Fiordalisi opened his investigation when he learned the results of cancer research in the Quirra area. In the last 10 years, 65 percent of shepherds were diagnosed with leukemia, lymphomas and autoimmune diseases. He suspected that the materials used in the polygon contaminated soils, pastures, water and air poisoning people, plants and animals as a consequence.
On 8 May 2012, Fiordalisi reported to the Parliamentary Committee of Senators’ Inquiry on DU the results of these investigations led by him. He detailed how chromium, tungsten and thorium and of the extreme danger of the alpha particles generated by this substance.
He explained that thorium is much more harmful than depleted uranium, and that the area of the polygon of Quirra was completly impregnated. This substance has found its way into cheese, worms, mushrooms, sheperds and animals: pigs born with six legs and lambs with a single large eye. He stated that the 1187 milan missles that were launched between 1983 and 1999 which, in the opinion of the nuclear physicist Evandro Lodi Rizzini were responsible for an epidemic of cancers and lymphomas in the military due to the release of radioactive substances.
Dr. Rizzini said, "One micro-gram, that is, one millionth of a gram is sufficient to kill a person. It causes a rise in atomic disintegrations; with a production of 2000 alpha rays a day, nuclear radiation is most damaging."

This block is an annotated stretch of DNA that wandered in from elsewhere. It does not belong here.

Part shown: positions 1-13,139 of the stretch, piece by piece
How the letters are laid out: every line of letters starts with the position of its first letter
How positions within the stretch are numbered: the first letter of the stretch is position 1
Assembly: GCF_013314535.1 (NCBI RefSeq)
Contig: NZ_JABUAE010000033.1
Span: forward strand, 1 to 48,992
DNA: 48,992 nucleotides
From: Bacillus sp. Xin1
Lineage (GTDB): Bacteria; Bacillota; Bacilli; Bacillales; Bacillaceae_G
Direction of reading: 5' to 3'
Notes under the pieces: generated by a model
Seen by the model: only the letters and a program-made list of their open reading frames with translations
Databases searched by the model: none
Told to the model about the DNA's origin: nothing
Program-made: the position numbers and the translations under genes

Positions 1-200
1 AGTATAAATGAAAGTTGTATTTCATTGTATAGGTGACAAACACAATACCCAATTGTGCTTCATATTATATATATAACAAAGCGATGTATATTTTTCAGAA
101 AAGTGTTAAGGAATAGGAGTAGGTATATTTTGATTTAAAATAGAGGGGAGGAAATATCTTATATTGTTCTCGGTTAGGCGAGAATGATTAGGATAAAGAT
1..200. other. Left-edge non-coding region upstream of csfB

The organizations International Coalition to Ban Uranium Weapons and Mother Earth have good information about depleted uranium.
"With uranium-based nuclear power continuing its decades-long economic collapse, it's awfully late to be thinking of developing a whole new fuel cycle whose problems differ only in detail from current versions."
Amory Lovins, Rocky Mountain Institute, March 2009.
THORIUM CLAIMS AND REALITIES
Numerous claims of advantages for thorium as a nuclear fuel and for LFTR (Liquid Fluoride Thorium Reactor) design have been made over conventional solid fuel reactors.
Nuclear Weapons Proliferation
Claim: thorium reactors do not produce plutonium, and so create little or no proliferation hazard.
Response: a LFTR could be adapted to produce plutonium of a high purity well above normal weapons-grade, presenting a major proliferation hazard. Beyond that, the main proliferation hazards arise from:
the need for fissile material (plutonium or uranium) to initiate the thorium fuel cycle, which could be diverted, and
the production of fissile uranium 233U.
Claim: the fissile uranium (233U) produced by thorium reactors is not “weaponisable” owing to the presence of highly radiotoxic 232U as a contaminant. Response: 233U was successfully used in a 1955 bomb test in the Nevada Desert under the USA's Operation Teapot and so is clearly weaponisable notwithstanding any 232U present.
Claim: LFTRs are intrinsically safe, because the reactor operates at low pressure and is and incapable of melting down.
Response: the design of molten salt reactors does indeed mitigate against reactor meltdown and explosion. However, in an LFTR the main danger has been shifted from the reactor to the on-site continuous fuel reprocessing operation -- a high temperature process involving highly hazardous, explosive and intensely radioactive materials. A further serious hazard lies in the potential failure of the materials used for reactor and fuel containment in a highly corrosive chemical environment, under intense neutron and other radiation.